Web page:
Why our memories actually lie - Hitecher
Why our memories actually lie

Why our memories actually lie

by Evan Mcbride

You probably noticed that sometimes you remember something others do not remember at least once in your life or vice versa.

You probably noticed that sometimes you remember something others do not remember at least once in your life or vice versa.

Likewise, the details in your memories may differ from friends’, which might spark an argument! So, how do eyewitnesses at the same event often contradict each other? This is due to our brain and memory structure being extremely inconsistent, gullible, and easily influenced by unconscious and conscious external factors.

You probably know that our memory is divided into either short-term or long-term, with several secondary subtypes. Short-term memory is used when, through intensive concentration, we urgently need to remember something, although for only a brief period (for example, remembering the intercom code to enter a friend's house".) However, turning on short-term memory does require your full attention and concentration because this kind of information is immediately deleted by the brain as soon as you are distracted by something else.

Long-term memory is far more stable - like a solid iron safe, where we place all of our most important things. For example, when we learn to ride a bicycle, long-term procedural memory is activated - which is why we never forget how to ride a bike if we did this in the past. Long-term memory also includes names of people and objects, routes, plans for the future, and personal emotional experiences.

Why are these memories distorted, sometimes filled with non-existent details, and then turned into false ones? And how often does this happen?

Frederick Bartlett's experiment

Frederick Bartlett suggested that our memories are reconstructive. That is, they replicate themselves when we purposefully activate them. To assess his theory, Bartlett invited a group of participants to read foreign folk tales they had never heard before. After reading them, the participants needed to summarise what one of the tales was about and then give details. As a result, most participants discussed various aspects of the fairy tale, which were not in the fairy tale itself.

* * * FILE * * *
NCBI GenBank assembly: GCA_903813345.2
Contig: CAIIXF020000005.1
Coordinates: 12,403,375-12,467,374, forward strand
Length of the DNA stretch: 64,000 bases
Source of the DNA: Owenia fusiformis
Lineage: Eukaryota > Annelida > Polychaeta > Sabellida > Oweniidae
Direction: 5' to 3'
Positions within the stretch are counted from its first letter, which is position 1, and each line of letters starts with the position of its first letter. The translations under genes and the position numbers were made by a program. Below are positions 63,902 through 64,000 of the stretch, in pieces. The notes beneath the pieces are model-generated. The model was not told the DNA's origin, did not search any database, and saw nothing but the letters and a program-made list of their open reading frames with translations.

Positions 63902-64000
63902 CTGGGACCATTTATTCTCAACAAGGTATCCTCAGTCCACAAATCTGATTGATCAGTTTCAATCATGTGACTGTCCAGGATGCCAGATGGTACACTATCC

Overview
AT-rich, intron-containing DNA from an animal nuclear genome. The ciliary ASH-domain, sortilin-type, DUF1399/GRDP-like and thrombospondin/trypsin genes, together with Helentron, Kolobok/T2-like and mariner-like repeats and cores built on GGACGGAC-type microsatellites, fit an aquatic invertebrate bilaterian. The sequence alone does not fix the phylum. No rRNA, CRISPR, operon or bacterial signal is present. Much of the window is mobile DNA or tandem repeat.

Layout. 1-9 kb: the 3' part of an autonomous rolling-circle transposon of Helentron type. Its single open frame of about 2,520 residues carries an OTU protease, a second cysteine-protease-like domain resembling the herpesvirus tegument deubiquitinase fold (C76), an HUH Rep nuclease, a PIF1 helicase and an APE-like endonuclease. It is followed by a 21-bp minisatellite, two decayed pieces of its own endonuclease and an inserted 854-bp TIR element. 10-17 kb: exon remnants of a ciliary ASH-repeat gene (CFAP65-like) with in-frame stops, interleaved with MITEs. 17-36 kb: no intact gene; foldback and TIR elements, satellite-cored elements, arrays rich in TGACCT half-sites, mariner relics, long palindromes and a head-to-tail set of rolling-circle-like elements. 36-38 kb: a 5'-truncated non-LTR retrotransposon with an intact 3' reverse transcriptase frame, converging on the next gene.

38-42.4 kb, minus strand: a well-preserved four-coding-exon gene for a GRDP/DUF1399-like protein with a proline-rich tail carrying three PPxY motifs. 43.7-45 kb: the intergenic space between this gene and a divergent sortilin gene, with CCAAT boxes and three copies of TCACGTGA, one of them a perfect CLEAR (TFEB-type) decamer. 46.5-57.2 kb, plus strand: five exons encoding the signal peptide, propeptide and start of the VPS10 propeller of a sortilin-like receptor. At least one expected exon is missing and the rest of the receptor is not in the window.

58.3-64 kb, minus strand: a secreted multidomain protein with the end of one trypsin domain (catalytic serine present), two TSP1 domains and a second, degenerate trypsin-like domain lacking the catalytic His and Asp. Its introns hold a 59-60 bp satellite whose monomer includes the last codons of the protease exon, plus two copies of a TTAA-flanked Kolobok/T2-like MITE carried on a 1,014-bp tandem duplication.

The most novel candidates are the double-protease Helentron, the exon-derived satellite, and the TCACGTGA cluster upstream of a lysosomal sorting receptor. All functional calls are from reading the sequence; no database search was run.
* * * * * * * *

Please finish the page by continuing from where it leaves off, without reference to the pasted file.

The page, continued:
It is worth noting that the details that did not fit into the typical worldview of a Western person (for example, references to Indian mythology, mysticism, etc.) were completely dropped from their memories altogether, being replaced by versions more familiar to the individual.

In addition, after several retellings of the story, by the participants periodically, Bartlett noticed that the stories were frequently embellished with more details and were more vivid than before (that is, exaggerated.)

Why do these reconstructions and alternatives happen? It is all thanks to the neural connections triggering a memory that our brain activates when we remember something. However, when this activation occurs, the neural connections begin to build and overlap, which is why the memory is distorted.

What are the dangers of false memories?

In everyday life, this does not seem to cause any problem unless false memories begin to dominate over the real ones, which is diagnosed as "paramnesia." For example, is it awful that you think you flew with your parents in a hot air balloon as a child when the reality was you just watched it fly from the ground? According to American psychologist Elizabeth Loftus's experiment, our brains are more likely to appropriate positive memories than negative ones. However, she also discovered the dangers of the "substitution of memories" phenomenon.